“We remind all the students across the board to learn these tools now because inevitably you’ll be using them.”
“In one class I teach, there are construction management students and civil engineering students. It’s taught in two sections, and there are roughly 90 students in each section, and we have these little tiny desks. The first year I taught it, I’d just come from a job down in California that was almost 100% paperless, just out of necessity: it was such a huge project, there were thousands and thousands of drawings. So, I was already in the paperless mindset when I got to WSU, where there was a lot of paper.
“In the past, the students would carry around three different plan sets. I wanted to bring some active learning into the classroom, which meant I wanted them to bring their drawings in. So that’s why we started using Bluebeam Revu. I said, ‘This a paperless classroom but you can get paper if you want to.’ That was their choice in the first year. I got rid of that after the first year, because it just turned out to be a disaster. Some of the students did choose to get paper, and then they’d be sitting in the classroom with these little tiny desks trying to open up their drawings and see what’s going on, and it was just crazy. So, I banned paper after that first year. Now we just use 100% Bluebeam.
“I would tell them that this is what we use in the industry, but they can use any program they want. But they saw as they watched their peers using Bluebeam how great it is and what it could do, all the functionality. I’d get about half the students on board right away, and then throughout the semester, the others see what this amazing tool is all about. Especially the fast navigation. During exams they have to navigate through 350 pages of drawings.”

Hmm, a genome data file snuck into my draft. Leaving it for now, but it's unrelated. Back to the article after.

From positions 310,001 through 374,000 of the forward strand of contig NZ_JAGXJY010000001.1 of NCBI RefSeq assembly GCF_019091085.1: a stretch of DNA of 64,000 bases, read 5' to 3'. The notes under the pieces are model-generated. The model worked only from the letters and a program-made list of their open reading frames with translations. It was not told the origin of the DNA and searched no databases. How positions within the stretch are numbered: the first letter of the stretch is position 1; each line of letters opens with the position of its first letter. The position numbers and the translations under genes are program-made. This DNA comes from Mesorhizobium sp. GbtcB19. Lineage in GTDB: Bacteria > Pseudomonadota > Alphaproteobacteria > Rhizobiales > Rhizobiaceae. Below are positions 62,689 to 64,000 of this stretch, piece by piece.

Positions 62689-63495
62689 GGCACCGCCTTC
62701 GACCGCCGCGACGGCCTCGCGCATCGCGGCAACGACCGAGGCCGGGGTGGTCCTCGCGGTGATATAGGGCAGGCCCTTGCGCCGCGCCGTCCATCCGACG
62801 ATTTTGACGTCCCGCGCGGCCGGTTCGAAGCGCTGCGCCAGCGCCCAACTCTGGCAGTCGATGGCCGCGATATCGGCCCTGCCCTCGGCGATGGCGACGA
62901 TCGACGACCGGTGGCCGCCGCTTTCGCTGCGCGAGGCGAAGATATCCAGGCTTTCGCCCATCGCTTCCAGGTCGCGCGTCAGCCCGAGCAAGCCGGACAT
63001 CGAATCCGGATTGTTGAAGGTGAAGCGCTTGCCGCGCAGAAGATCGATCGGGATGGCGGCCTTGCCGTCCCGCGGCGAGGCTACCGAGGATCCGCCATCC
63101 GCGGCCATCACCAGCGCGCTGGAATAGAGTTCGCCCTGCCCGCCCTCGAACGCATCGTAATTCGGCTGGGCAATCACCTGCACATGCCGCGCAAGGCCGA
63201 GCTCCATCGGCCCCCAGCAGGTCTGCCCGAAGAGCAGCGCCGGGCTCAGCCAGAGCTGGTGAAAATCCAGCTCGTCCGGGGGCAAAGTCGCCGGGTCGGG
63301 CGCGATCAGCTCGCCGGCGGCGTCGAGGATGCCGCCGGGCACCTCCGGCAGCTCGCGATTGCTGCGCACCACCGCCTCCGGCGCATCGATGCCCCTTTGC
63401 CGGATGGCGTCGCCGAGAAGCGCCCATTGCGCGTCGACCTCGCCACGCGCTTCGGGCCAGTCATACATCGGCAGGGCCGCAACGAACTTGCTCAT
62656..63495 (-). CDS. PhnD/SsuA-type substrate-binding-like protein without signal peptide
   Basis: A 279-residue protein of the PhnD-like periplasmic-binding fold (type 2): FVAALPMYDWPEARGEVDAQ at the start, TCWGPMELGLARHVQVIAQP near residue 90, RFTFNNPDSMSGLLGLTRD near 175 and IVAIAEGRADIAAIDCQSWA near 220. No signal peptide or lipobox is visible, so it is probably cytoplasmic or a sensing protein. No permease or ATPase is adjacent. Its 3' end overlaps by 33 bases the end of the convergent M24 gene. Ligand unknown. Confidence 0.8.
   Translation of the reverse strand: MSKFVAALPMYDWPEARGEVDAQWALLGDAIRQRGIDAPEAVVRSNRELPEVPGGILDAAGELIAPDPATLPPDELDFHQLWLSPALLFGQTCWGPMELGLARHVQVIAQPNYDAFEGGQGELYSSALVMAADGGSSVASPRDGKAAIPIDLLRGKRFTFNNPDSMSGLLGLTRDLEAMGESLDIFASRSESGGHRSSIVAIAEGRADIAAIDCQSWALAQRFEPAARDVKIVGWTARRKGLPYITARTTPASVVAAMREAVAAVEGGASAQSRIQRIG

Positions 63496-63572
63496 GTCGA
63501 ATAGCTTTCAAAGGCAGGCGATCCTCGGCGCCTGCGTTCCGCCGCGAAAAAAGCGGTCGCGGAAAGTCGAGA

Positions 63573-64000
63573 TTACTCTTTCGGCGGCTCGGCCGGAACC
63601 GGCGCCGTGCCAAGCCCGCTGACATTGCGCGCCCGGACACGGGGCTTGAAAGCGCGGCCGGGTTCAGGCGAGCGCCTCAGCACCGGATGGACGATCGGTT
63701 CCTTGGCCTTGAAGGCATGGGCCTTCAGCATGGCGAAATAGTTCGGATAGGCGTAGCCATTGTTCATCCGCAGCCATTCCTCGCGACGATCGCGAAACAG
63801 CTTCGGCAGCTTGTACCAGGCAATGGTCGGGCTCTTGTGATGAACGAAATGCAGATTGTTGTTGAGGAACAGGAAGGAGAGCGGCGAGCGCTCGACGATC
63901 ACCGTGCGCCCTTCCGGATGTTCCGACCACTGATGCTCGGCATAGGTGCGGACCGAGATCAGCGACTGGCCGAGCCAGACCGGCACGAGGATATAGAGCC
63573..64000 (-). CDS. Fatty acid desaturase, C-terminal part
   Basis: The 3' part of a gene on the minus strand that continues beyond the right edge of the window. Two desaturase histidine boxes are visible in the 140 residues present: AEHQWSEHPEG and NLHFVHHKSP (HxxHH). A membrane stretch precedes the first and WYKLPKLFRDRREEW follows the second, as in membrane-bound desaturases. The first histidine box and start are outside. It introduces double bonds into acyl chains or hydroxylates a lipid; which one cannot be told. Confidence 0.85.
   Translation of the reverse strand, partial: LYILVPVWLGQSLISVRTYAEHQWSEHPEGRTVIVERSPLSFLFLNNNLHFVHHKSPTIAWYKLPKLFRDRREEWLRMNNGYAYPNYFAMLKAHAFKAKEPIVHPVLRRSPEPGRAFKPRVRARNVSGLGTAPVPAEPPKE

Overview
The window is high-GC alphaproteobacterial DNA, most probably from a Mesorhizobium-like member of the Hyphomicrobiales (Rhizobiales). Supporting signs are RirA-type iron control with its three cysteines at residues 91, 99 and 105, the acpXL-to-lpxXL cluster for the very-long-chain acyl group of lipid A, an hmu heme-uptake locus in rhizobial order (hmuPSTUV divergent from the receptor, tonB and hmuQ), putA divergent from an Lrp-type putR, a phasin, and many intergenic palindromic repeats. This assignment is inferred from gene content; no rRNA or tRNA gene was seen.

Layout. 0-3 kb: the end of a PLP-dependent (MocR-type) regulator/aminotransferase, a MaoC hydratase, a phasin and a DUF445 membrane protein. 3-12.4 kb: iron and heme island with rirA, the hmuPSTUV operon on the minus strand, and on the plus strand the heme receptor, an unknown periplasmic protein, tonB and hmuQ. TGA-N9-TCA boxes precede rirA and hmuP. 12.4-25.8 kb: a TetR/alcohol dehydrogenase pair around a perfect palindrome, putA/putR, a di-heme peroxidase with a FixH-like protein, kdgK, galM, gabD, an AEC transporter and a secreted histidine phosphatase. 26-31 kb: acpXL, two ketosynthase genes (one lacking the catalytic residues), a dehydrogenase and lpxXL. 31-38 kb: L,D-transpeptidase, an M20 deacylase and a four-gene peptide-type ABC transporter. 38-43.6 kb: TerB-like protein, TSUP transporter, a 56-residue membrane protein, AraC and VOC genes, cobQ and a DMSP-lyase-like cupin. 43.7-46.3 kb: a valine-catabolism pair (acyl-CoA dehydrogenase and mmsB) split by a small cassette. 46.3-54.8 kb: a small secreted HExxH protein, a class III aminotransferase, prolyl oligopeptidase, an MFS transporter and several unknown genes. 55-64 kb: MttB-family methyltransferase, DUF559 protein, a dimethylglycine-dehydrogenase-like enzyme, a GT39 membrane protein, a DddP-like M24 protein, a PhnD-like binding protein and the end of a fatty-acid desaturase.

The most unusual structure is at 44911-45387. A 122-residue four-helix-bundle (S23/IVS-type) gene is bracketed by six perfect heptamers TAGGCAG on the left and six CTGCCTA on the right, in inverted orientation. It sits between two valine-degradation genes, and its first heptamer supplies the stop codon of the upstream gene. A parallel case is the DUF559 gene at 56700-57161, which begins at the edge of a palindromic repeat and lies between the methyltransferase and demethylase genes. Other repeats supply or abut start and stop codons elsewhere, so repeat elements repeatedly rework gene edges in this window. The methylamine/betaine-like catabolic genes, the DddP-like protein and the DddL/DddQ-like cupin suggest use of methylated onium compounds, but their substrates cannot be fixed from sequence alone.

“We have a one-year-long design-build studio. We invite a few real project owners with projects in the early design stage, so they already have architects and sometimes they even have construction companies. What we do is, we use the exact same documents, like surveying and plot plans, and then we develop an alternative design set for the building owners. We invite all the project stakeholders to the design-build studio, like the owner, architects, engineers, contractors and city officials, for design and code review. That’s the same design process we would use for a real project. We form multidisciplinary student teams, including majors from architectural engineering, civil engineering and construction management. Each team has students specializing in structural engineering, as well as mechanical and electrical building systems.
“Each team has one or two of those majors and then they develop architecture designs sets, and engineering and construction management solutions. In that class, it’s really important to get feedback from the industry. We use mentors and adjunct faculty members who come in to do some critiques, and we’ve started using Bluebeam Studio to share the students’ work so some outside folks can do virtual critiques.
“Because we have sponsoring companies, industry advisers, a network of alumni, much of what I do is matchmaking. For example, I assign a scheduling project and find somebody working as a scheduler, or I find a superintendent or project manager who can review a site logistics plans and a quality control plan. It’s amazing to see things come together.”